This pattern was used in the Casino, which was not an actual casino but rather one of the resort's most historic buildings and the place where gentlemen used to play cards. It was built in 1893. Again, from Hirsh's book: "Another aside on the racism issue. The Casino china was deep blue, and in the center of each piece was a picture of a waiter with a tray on his head. One night a crew from the kitchen came down to the Casino and broke every single dish showing the tray picture. Even the black employees were startled."
In support of the resort, Hirsh writes: "But on the positive side it should be noted the Homestead responded strongly when the issue of racism burst into public awareness in the aftermath of Brown vs. Board of Education, well ahead of many other institutions that clung tenaciously to their right to be wrong." Oliver Hill, whose mother and stepfather worked at The Homestead, was a lead attorney in one of the cases that made up the 1954 Brown vs. Board of Education Supreme Court decision and during his career filed multiple lawsuits in Virginia primarily in support of black students.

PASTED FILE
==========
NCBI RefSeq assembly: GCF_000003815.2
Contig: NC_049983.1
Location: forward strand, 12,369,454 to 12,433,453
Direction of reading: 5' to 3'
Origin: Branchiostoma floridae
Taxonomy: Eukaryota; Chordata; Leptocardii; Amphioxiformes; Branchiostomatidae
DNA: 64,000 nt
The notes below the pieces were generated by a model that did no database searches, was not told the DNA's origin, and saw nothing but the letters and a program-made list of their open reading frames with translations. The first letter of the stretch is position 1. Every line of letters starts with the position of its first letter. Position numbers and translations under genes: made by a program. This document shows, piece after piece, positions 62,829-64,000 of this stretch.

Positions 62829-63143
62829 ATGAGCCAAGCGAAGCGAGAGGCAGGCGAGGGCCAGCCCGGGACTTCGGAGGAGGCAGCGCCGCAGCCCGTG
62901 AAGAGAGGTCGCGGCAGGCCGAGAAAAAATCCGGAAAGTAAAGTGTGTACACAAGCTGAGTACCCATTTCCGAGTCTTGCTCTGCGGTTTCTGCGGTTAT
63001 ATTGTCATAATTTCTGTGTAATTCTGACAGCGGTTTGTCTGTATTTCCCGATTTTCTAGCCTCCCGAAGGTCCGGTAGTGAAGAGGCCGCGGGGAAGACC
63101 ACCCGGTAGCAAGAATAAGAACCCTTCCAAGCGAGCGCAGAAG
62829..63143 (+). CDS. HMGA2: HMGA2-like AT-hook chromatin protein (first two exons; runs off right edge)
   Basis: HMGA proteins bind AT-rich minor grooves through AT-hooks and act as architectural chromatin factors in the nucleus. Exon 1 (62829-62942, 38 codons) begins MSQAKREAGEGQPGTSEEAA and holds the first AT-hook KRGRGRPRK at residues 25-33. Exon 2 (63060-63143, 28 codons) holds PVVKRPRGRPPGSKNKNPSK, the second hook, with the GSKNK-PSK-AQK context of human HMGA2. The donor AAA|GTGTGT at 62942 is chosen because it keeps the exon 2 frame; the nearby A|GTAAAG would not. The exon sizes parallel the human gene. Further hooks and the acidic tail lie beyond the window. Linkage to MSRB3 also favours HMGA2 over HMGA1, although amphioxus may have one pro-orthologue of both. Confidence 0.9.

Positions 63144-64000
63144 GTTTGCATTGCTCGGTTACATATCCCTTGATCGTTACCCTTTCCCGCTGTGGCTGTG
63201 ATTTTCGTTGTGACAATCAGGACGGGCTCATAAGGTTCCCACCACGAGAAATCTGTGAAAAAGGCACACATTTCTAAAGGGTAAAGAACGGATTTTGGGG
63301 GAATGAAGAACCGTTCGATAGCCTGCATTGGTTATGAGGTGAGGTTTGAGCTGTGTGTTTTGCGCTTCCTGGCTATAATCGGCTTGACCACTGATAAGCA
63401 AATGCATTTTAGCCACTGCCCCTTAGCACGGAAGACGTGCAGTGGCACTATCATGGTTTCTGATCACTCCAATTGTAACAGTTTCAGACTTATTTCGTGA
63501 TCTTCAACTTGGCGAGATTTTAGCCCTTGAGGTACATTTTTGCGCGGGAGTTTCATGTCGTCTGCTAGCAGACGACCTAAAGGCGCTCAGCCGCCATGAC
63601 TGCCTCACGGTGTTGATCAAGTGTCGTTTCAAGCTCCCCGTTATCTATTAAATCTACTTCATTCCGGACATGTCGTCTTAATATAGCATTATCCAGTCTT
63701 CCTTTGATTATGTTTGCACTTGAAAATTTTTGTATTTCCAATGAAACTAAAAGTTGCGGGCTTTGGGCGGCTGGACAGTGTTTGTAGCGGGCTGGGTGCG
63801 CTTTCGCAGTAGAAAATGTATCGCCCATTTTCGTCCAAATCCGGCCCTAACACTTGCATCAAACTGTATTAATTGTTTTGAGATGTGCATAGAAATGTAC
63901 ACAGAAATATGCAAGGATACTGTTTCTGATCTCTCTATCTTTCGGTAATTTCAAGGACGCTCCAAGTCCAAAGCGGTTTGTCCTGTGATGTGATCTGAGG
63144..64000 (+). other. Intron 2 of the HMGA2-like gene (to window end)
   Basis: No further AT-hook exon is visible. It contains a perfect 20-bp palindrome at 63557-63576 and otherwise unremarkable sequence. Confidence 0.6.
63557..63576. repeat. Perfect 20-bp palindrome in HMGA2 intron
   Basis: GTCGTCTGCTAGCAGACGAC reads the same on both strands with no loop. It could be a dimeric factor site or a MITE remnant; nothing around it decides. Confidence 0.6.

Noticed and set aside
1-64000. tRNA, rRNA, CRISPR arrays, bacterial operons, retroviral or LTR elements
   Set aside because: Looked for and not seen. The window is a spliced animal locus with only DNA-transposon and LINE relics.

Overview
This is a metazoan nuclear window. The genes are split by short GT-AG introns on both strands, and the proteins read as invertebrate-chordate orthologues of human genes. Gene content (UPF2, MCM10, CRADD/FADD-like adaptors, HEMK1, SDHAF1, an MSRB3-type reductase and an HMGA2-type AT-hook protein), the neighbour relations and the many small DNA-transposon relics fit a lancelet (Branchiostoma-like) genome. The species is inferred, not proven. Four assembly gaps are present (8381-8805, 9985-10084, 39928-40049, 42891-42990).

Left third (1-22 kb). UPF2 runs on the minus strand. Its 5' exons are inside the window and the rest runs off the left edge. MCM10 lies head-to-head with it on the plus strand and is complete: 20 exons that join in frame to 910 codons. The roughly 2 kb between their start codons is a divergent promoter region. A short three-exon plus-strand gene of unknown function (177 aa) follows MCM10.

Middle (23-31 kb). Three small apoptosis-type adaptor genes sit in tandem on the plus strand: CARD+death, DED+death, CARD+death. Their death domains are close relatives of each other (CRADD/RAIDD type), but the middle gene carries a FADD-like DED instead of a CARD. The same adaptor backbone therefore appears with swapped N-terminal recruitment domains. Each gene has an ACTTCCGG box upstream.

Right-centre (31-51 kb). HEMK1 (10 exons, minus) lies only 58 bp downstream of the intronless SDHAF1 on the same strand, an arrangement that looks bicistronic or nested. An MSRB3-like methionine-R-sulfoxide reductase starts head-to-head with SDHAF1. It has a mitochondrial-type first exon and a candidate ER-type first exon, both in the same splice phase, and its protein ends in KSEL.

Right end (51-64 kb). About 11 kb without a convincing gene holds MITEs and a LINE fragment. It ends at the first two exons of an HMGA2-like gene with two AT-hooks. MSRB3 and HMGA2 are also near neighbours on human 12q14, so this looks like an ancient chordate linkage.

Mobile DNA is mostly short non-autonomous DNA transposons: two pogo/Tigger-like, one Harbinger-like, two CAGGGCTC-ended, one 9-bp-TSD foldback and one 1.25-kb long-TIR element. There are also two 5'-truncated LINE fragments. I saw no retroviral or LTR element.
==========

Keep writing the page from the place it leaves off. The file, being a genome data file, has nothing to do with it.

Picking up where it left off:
For related info:
Homestead, The – Virginia, by Buffalo and Syracuse
Homestead 2, The – Virginia, by Mayer and Homer Laughlin
Homestead 3, The – Virginia, Nature Study plates by Syracuse
Homestead 5, The – Virginia, by Syracuse
Homestead Restaurant, The, – Illinois, by Syracuse (unrelated)
Virginia Department of Historic Resources
"Voices from the Hollow," by Philip Reid Hirsh